The mission takes place in what looks like an industrial property, with my squad landing in a parking lot filled with chemical tanks and a couple of lorries. Note the brick building to the northwest, which becomes the focus of this mission:

 

 

Despite the large map size, the battle is short, close-ranged, and sharp. Rebecca runs around the lorry into a flanking position, and the last thing the first Sectoid sees is the muzzle flash of her rifle. Another Sectoid runs through the brick building – and right past a window into frogbeastegg’s line of fire. Beefeater kills the third Sectoid with a grenade, then outflanks and kills the final Sectoid:

 

 

Success! Not one XCOM operative killed, a very good omen. Beefeater, frogbeastegg, and Rebecca earn promotions, respectively, to Heavy, Sniper, and Assault. Snipers are pretty self-explanatory – they’re the game’s long-range specialists, who unfortunately can’t move and fire their primary weapon in the same turn (unless you choose a certain ability upon levelling up). The Heavy, meanwhile, carries a machine gun and a rocket launcher. The rocket takes one turn to set up, can only be used once per battle, destroys loot… and is utterly devastating, capable of wiping out an entire pack of early-game aliens with that one shot. The machine gun isn’t quite so spectacular in comparison, but depending on how I level Beefeater, he’ll be able to either fire his machine gun twice per round, or else use it to debuff enemies (making them easier targets for the rest of the squad, impairing their accuracy, etc).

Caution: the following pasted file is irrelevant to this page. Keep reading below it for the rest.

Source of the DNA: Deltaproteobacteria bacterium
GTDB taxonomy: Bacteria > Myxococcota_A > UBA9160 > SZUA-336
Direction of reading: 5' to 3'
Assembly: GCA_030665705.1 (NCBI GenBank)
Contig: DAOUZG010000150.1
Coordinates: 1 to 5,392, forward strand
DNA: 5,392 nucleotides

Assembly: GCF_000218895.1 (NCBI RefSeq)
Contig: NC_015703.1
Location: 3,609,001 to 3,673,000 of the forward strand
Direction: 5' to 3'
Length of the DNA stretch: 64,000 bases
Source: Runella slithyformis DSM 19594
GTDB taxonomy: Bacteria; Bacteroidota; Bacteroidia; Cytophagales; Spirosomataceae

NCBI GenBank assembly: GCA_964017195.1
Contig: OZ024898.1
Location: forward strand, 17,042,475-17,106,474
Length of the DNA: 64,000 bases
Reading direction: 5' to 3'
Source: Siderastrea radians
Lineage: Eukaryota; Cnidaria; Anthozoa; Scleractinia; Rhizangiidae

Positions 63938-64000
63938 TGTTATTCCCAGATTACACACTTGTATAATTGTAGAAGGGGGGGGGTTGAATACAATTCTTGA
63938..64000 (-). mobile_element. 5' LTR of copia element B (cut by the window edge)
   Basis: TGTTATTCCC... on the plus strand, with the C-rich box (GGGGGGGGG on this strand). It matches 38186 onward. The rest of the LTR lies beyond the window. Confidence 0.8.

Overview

Back at base, I start construction of a new power generator to facilitate future expansion, then set the clock running.

 

Hello, hello. Our satellite over Germany picks up a UFO (sorry, no screenshot) and I send an interceptor to shoot it down. The air battle is a nail-biter, but eventually…

 

 

Saddle up, ladies and gentlemen. We have a crash site to secure.

 

Battle 2: Operation Blind Thunder (UFO Crash Site, Germany) – 8 March 2015

 

 

For this mission, Josho, frogbeastegg, and Beefeater comprise the core of my squad; they take along a raw rookie – LeSquide.

 

Here I discover the beauty of the tactical withdrawal. At one point, I glimpse a pack of Sectoids near my flank at the same time that two more Sectoids appear right in front of my squad! LeSquide takes care of the closest Sectoids with a grenade, and I pull everyone back to defend against the flanking force – just in time, as they scuttle forward into positions that would have let them overrun me if I hadn’t moved.

 

Eventually, my squad makes it to the UFO. It’s not much to look at – a round, compact “flying saucer” with a singed, but still mostly intact, exterior. What’s inside the UFO is a new type of alien, the Outsider – a being of “almost pure energy”, per Dr Vahlen. I have a more mundane concern. XCOM’s starting weapons can inflict anywhere from 2 to 4 points of damage, depending on type. Against Sectoids, who only have 3 health, this is fine – my soldiers can usually one-shot them with anything stronger than a pistol. The Outsider has 5 health, meaning it’s immune to one-hit kills.

 

 

The consequences immediately become clear. After one turn of volley fire from my whole squad, the Outsider is only wounded. And on its turn, the Outsider steps around the UFO wall, levels its plasma rifle point-blank at Beefeater…